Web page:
All photos: Melinda Riger / Grand Bahama Scuba

COMING HOME: IT’S ELVIS (THE SQUIRRELFISH)


Squirrelfish, BahamasBeing ‘on-island’ right now, I don’t get so much time to write stuff. To everyone’s relief, I guess (including mine). So for a while I’ll post some individual pics that particularly appeal to me. Elvis the squirrelfish (featured in a previous post) has now upgraded to a more spacious and frankly rather posher address. And in he goes…

FORAYS WITH MORAYS (4): EXPRESSIVE FEATURES


Green Moray Eel (Melinda Riger / Grand Bahama Scuba)

FORAYS WITH MORAYS (4): EXPRESSIVE FEATURES

Time to return to those extremely expressive characters of the coral reefs, moray eels. Specifically, some green morays. One hesitates to anthropomorphise or ‘project’ human emotions onto creatures but with some species it’s hard not to do so. Following Mr Grumpy (or perhaps Mr Sad) in the header image, here are some close-ups of morays appearing to express their emotions, from happy to downright furious… Eels featured here include Judy and Wasabi, and I remind myself that the human habit of naming familiar wild creatures is itself a (perfectly harmless) form of benign animism. Exactly as with the regular banded piping plovers featured elsewhere in this blog that overwinter on Abaco’s beaches, such as Harry Potter, Bahama Mama and the delightfully-named Felicia Fancybottom…

Happy and contented?Green Moray Eel (Melinda Riger / Grand Bahama Scuba)Green Moray Eel (Melinda Riger / Grand Bahama Scuba)Green Moray Eel (Melinda Riger / Grand Bahama Scuba)

Something on my mind…Green Moray Eel (Melinda Riger / Grand Bahama Scuba)

Slightly amused?Green Moray Eel (Melinda Riger / Grand Bahama Scuba)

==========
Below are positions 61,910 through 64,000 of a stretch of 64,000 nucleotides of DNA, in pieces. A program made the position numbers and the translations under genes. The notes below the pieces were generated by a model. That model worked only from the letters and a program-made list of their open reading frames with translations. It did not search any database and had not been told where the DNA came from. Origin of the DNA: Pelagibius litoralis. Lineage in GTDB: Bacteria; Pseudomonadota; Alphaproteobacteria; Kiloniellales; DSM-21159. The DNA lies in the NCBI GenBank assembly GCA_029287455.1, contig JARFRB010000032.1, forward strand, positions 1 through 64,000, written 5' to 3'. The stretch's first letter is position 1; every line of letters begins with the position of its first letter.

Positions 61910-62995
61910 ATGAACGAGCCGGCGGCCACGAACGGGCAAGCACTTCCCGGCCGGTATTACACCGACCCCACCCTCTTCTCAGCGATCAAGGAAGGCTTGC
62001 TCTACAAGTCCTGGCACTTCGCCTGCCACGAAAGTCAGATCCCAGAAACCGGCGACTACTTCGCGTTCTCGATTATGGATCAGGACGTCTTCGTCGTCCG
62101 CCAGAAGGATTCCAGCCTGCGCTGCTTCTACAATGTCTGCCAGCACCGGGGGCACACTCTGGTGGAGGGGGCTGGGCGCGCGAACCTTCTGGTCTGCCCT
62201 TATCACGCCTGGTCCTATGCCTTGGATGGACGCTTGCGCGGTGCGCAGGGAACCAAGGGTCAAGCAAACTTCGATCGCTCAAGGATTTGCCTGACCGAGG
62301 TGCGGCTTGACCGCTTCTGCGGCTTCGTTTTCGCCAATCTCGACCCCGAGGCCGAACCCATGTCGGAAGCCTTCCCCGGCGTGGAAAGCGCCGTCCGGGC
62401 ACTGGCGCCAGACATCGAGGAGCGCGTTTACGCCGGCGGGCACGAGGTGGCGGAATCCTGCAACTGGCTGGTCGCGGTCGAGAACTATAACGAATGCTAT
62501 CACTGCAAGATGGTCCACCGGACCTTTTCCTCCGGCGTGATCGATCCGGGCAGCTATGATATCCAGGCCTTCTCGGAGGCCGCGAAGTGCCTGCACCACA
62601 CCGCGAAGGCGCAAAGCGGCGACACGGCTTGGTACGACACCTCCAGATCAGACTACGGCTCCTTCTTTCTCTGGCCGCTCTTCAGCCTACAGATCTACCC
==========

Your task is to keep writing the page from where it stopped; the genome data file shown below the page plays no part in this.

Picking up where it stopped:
Pretty funny, actuallyGreen Moray Eel (Melinda Riger / Grand Bahama Scuba)

Ha ha…! Hilair!Green Moray Eel (Melinda Riger / Grand Bahama Scuba)

Watch it. You are beginning to bug us, Mr Harbour, with your stupid captionsGreen Moray Eel (Melinda Riger / Grand Bahama Scuba)

ANGRY. BACK OFF… NOW!!!Green Moray Eel (Melinda Riger / Grand Bahama Scuba)

THE NEXT POST WILL BE FROM ABACO HQ NEXT WEEK

Credits: All morayvellous photos, Melinda Riger / Grand Bahama Scuba except 6, Virginia Cooper / Grand Bahama Scuba

SAWFISH: UNIQUE LIVE BIRTH FOOTAGE ON ANDROS


sawfish-biminis-marine-pa-campaign-grant-johnson

SAWFISH: UNIQUE LIVE BIRTH FOOTAGE ON ANDROS

The word ‘awesome’ – a word of Biblical origin and medieval usage connoting an experience of wonderment with an element of dread* – lost its power once it became the common verbal currency for describing the offer of a beer, a photograph of a sulky cat, or a so-so pub band. Where to turn for something truly momentous? Oh, actually that might do nicely. Breathtaking, astounding, astonishing, awe-inspiring, staggering, extraordinary, stupendous, and spectacular are examples of synonyms that have retained at least some of their power. And perhaps ‘mind-blowing’, though it’s a bit substance-tinged. ‘Amazing’ has pretty much gone the way of awesome. Amazeballs and badass? Let’s not!

Sawfish Grand Bahama (BNT / Buzz Cox)

Ok. Having got that linguistic grump out of the way (index under ‘English Language, debasement of, modern usage in), here’s the real deal: a truly phenomenal short video of a smalltooth sawfish Pristis pectinata safely giving live birth in the wild to her 5 babies (which are called pups) on Andros during a FSU research trip. The pups emerge as small replicas of their parent, complete with their hedgetrimmer-style rostrums, ready to swim away. Fishes that carry their young and give birth to one or more developed juveniles in this way are called ovoviviparous.

Sawfish_1

The commentary is clear and informative, the research potential for this vulnerable species is considerable, and if you have a soul and a spare 3 minutes, you really should watch this!

This unique recorded event took place last December. The joint research trip to Andros by the FSU Coastal and Marine Lab and NOAA was led by Dr. Dean Grubbs. The purpose of the research was to discover evidence of any exchange between the sawfish population in the U.S. and Bahamas. You can find out more about the research and scientists at the FSUCML website. And if you want to get involved and take part in an expedition, click GET INTO THE FIELD

Sawfish_1

RELATED POSTS

RH SAWFISH PAGE – pics, facts and vids, including how the rostrum is used in feeding

GUITARFISH (WTF? 8)